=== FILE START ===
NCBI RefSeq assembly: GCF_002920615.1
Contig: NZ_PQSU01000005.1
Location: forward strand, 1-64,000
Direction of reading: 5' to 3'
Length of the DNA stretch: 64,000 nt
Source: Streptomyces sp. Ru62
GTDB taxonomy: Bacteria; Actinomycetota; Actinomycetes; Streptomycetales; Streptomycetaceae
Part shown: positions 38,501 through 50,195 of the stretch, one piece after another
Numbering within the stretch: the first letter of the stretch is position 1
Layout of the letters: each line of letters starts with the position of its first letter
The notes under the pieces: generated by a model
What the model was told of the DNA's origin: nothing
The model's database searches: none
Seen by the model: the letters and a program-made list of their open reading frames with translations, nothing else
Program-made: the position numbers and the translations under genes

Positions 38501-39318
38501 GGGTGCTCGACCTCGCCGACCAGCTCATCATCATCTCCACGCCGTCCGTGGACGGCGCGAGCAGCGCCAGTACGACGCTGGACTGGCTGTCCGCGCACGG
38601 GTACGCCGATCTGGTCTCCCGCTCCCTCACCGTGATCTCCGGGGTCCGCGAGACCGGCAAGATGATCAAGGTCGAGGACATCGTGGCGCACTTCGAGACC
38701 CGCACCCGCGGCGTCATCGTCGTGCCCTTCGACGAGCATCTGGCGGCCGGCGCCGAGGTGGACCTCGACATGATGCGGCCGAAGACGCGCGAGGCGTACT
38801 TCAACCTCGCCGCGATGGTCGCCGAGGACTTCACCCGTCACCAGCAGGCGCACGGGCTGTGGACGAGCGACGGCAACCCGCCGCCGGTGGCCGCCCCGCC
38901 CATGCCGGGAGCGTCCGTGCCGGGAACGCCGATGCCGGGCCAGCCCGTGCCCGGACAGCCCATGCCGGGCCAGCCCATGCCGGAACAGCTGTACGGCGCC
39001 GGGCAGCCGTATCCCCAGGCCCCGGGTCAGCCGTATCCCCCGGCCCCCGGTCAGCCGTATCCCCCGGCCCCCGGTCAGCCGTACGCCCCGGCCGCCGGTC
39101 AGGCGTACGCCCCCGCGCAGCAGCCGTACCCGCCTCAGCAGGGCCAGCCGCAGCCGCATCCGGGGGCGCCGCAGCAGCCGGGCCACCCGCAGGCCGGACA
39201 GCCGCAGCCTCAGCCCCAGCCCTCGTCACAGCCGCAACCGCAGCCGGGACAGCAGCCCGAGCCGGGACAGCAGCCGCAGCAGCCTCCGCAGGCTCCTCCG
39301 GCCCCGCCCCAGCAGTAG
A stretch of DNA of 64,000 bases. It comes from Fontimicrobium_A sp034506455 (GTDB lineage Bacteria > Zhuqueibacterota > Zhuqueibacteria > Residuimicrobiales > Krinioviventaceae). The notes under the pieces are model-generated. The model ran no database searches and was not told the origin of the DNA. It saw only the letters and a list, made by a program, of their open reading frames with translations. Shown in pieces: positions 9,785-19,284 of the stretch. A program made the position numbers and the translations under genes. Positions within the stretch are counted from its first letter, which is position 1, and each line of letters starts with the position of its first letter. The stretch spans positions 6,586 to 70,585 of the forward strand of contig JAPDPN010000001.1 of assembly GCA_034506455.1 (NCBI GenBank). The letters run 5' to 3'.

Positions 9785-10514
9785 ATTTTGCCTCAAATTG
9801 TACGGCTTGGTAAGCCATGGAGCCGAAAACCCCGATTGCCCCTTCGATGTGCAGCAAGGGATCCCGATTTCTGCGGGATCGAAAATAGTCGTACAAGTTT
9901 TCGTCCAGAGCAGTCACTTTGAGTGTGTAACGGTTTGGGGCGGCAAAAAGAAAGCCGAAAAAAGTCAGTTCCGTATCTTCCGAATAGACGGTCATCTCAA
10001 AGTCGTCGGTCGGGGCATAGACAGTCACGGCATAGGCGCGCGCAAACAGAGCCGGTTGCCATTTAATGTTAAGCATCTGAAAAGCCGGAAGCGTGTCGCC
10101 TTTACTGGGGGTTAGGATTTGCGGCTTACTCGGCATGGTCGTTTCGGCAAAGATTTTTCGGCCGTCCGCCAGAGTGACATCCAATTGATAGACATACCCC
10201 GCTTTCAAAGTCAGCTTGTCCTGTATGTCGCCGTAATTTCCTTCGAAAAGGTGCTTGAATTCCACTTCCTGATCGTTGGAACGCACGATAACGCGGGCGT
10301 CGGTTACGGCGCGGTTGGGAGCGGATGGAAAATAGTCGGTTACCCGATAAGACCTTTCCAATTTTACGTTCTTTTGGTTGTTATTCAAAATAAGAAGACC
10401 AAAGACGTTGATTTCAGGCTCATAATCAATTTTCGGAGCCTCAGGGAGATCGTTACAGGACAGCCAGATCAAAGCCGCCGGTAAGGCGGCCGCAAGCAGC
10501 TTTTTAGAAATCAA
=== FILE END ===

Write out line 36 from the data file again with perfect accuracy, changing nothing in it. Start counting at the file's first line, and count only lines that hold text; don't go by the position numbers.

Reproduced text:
10501 TTTTTAGAAATCAA